We Have a Paper Towel Problem

Last week, my family came to visit from GA to celebrate with us my daughter's high school graduation. I noticed one of my SIL looking for something, and when I inquired about what she needed, she asked where my paper towels were.
I took it out of one of the cabinets where I usually keep it and gave it to her. This sparked a conversation about paper towel usage, and I realized that not many people know how bad for the environment paper towels are. 
It can be hard to imagine that quilted, soft, perforated paper towel sheets originate from trees, but they do. Paper towels are made from virgin trees, meaning you require a tree to be cut down for an item you may use for 5-10 seconds.
Here are a few astonishing facts:
  1. Making one ton of paper towels requires 17 trees and 20,000 gallons of water. Furthermore, you can manufacture approximately 118 paper towel rolls using 1,176.47 gallons of water from one tree.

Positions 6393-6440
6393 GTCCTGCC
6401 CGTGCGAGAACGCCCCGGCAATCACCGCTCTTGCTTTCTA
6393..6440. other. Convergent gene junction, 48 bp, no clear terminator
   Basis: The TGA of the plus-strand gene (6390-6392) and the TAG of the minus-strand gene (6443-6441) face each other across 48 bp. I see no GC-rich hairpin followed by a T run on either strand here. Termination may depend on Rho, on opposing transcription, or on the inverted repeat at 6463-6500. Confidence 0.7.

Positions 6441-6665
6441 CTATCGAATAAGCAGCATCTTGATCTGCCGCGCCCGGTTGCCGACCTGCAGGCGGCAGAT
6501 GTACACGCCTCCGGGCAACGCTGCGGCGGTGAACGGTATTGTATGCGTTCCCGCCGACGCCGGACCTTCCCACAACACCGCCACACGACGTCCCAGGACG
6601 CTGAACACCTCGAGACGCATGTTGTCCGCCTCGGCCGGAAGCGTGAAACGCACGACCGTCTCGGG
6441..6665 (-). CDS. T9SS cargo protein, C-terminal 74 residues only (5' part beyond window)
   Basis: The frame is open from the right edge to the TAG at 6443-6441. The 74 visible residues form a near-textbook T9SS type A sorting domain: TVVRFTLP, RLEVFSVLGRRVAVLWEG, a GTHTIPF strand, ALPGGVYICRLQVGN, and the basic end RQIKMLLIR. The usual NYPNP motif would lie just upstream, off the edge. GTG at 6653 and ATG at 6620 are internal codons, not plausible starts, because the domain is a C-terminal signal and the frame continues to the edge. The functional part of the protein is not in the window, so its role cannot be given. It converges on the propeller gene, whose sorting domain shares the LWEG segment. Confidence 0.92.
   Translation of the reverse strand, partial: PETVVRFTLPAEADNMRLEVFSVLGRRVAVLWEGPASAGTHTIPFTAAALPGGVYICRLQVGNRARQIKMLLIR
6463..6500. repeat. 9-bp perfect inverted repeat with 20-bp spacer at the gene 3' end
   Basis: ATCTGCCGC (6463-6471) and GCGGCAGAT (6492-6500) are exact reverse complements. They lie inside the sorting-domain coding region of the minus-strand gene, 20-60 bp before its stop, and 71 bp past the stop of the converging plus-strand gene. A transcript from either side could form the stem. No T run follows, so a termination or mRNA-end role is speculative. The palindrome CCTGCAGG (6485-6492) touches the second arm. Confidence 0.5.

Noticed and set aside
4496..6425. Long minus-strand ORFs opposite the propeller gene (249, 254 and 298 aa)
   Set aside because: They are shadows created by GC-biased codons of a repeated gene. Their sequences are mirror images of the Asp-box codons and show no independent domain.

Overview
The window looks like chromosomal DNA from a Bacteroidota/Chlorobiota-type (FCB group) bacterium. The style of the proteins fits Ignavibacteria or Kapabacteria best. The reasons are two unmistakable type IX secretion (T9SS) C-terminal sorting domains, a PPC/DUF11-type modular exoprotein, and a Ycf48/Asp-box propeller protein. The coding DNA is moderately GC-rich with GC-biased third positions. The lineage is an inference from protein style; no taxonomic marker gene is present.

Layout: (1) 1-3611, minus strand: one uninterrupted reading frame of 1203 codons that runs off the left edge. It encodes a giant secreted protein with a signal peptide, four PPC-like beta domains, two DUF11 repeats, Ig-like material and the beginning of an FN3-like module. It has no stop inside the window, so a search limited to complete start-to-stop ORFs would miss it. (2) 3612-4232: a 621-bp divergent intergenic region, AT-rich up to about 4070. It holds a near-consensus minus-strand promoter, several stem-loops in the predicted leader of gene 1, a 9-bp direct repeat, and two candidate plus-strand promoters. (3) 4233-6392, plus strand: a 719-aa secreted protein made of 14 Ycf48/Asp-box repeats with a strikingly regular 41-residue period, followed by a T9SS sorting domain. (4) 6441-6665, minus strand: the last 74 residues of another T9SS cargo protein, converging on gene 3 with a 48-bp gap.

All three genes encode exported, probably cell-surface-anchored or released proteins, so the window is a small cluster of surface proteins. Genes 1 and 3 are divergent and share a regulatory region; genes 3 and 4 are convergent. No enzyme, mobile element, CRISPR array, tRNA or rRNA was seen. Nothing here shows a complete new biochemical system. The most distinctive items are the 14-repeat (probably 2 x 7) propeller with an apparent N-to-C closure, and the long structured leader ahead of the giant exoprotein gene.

2. We're using over 110 MILLION trees and 130 BILLION gallons of water every year just for paper towels in the USA alone.
  3. The United States is the #1 paper towel consumer. According to market research from Euromonitor International, the US consumes nearly half of all the world's paper towels. 
  4. Per capita, the average American spends 50-60% more every year than Europeans and almost 500% more than Latin Americans.
  5. Paper towel sales have soared since the pandemic, increasing by more than 200%.

This doesn't mean that you are a terrible person if you use paper towels! I still use them for certain things, but I have dramatically reduced their use.

I have a paper towel package from Costco that I bought back in 2020. I'm happy to say that out of the 12 rolls, I still have 10.

Would you like to know my secret? 

Put your paper towel roll where you don't see it. Instead, place your reusable dishcloths or cloth rags in an easy-to-reach place in your kitchen, bathroom, etc.

So simple, I know. That's why it works.

If you are not ready for a reusable swap, look for more sustainable options, like recycled paper towels or bamboo paper towels.

But first, use what you already have. If you have a ton of paper towels, use them up before moving to a lower-waste swap, and be conscious about it. Ask yourself these questions: Do I really need half a roll to wipe up spills or dry my hands? One sheet can go a long way.